MYCN de novo gain-of-function mutation in a patient with a novel megalencephaly syndrome

Kohji Kato, Fuyuki Miya, Nanako Hamada, Yutaka Negishi, Yoko Narumi-Kishimoto, Hiroshi Ozawa, Hidenori Ito, Ikumi Hori, Ayako Hattori, Nobuhiko Okamoto, Mitsuhiro Kato, Tatsuhiko Tsunoda, Yonehiro Kanemura, Kenjiro Kosaki, Yoshiyuki Takahashi, Koh Ichi Nagata, Shinji Saitoh

Research output: Contribution to journalArticlepeer-review

9 Citations (Scopus)


Background: In this study, we aimed to identify the gene abnormality responsible for pathogenicity in an individual with an undiagnosed neurodevelopmental disorder with megalencephaly, ventriculomegaly, hypoplastic corpus callosum, intellectual disability, polydactyly and neuroblastoma. We then explored the underlying molecular mechanism. Methods: Trio-based, whole-exome sequencing was performed to identify disease-causing gene mutation. Biochemical and cell biological analyses were carried out to elucidate the pathophysiological significance of the identified gene mutation. Results: We identified a heterozygous missense mutation (c.173C>T; p.Thr58Met) in the MYCN gene, at the Thr58 phosphorylation site essential for ubiquitination and subsequent MYCN degradation. The mutant MYCN (MYCN-T58M) was non-phosphorylatable at Thr58 and subsequently accumulated in cells and appeared to induce CCND1 and CCND2 expression in neuronal progenitor and stem cells in vitro. Overexpression of Mycn mimicking the p.Thr58Met mutation also promoted neuronal cell proliferation, and affected neuronal cell migration during corticogenesis in mouse embryos. Conclusions: We identified a de novo c.173C>T mutation in MYCN which leads to stabilisation and accumulation of the MYCN protein, leading to prolonged CCND1 and CCND2 expression. This may promote neurogenesis in the developing cerebral cortex, leading to megalencephaly. While loss-of-function mutations in MYCN are known to cause Feingold syndrome, this is the first report of a germline gain-of-function mutation in MYCN identified in a patient with a novel megalencephaly syndrome similar to, but distinct from, CCND2-related megalencephaly-polymicrogyria-polydactyly-hydrocephalus syndrome. The data obtained here provide new insight into the critical role of MYCN in brain development, as well as the consequences of MYCN defects.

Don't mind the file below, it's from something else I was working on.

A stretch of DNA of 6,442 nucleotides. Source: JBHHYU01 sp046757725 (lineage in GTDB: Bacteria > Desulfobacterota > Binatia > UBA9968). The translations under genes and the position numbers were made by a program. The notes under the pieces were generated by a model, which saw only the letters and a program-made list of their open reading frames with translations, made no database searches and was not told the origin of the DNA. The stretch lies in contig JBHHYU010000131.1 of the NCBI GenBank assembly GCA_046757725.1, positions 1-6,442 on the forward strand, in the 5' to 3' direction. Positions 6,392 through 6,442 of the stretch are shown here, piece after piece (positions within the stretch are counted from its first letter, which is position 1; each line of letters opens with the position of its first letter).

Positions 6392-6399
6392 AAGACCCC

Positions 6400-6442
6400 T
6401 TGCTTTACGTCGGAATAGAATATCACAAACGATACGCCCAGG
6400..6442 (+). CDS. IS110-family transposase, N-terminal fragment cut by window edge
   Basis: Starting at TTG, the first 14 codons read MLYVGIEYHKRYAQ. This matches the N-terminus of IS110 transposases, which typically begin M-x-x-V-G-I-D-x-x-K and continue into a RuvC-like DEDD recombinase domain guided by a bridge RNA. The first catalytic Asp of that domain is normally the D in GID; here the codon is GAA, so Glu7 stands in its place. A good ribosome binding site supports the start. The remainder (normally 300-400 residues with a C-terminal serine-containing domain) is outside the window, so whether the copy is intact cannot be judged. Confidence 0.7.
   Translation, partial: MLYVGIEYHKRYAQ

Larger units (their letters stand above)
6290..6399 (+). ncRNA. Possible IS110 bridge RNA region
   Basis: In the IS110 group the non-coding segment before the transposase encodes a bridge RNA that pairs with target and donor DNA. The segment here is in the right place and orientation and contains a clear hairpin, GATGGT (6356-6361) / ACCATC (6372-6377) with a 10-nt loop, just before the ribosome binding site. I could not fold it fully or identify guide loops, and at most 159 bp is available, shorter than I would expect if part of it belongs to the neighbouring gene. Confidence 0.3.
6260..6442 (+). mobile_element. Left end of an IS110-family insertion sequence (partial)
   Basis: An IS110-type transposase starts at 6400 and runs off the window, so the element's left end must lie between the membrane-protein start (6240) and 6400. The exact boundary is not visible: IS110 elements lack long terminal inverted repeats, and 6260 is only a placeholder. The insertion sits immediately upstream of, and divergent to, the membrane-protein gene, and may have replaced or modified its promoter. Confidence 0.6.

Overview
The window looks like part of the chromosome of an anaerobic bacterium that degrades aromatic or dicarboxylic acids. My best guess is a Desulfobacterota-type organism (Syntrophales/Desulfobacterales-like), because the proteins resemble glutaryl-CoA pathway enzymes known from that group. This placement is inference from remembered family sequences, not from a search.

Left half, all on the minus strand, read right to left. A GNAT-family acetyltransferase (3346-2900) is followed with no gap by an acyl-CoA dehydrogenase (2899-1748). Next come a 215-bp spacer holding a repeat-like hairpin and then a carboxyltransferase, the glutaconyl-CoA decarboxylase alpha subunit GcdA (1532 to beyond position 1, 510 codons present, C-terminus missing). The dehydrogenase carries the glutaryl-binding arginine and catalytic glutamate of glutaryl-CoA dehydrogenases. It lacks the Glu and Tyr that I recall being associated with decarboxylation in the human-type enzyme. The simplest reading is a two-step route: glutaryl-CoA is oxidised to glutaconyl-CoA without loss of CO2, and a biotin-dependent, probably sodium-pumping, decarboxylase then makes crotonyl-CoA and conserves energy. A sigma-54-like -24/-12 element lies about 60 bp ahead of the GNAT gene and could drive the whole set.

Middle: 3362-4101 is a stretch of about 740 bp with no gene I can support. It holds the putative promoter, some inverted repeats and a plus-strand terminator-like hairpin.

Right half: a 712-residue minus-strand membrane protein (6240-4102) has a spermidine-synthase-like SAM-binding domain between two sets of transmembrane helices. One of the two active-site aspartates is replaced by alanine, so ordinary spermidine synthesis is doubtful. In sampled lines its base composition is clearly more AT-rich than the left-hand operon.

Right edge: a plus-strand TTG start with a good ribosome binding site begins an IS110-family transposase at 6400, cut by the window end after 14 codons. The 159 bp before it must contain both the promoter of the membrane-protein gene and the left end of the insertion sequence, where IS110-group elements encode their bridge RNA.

Original languageEnglish
JournalJournal of medical genetics
Publication statusAccepted/In press - 2018


  • missense mutation
  • neuroblastoma
  • neurodevelopment
  • neurogenesis
  • polydactyly

ASJC Scopus subject areas

  • Genetics
  • Genetics(clinical)


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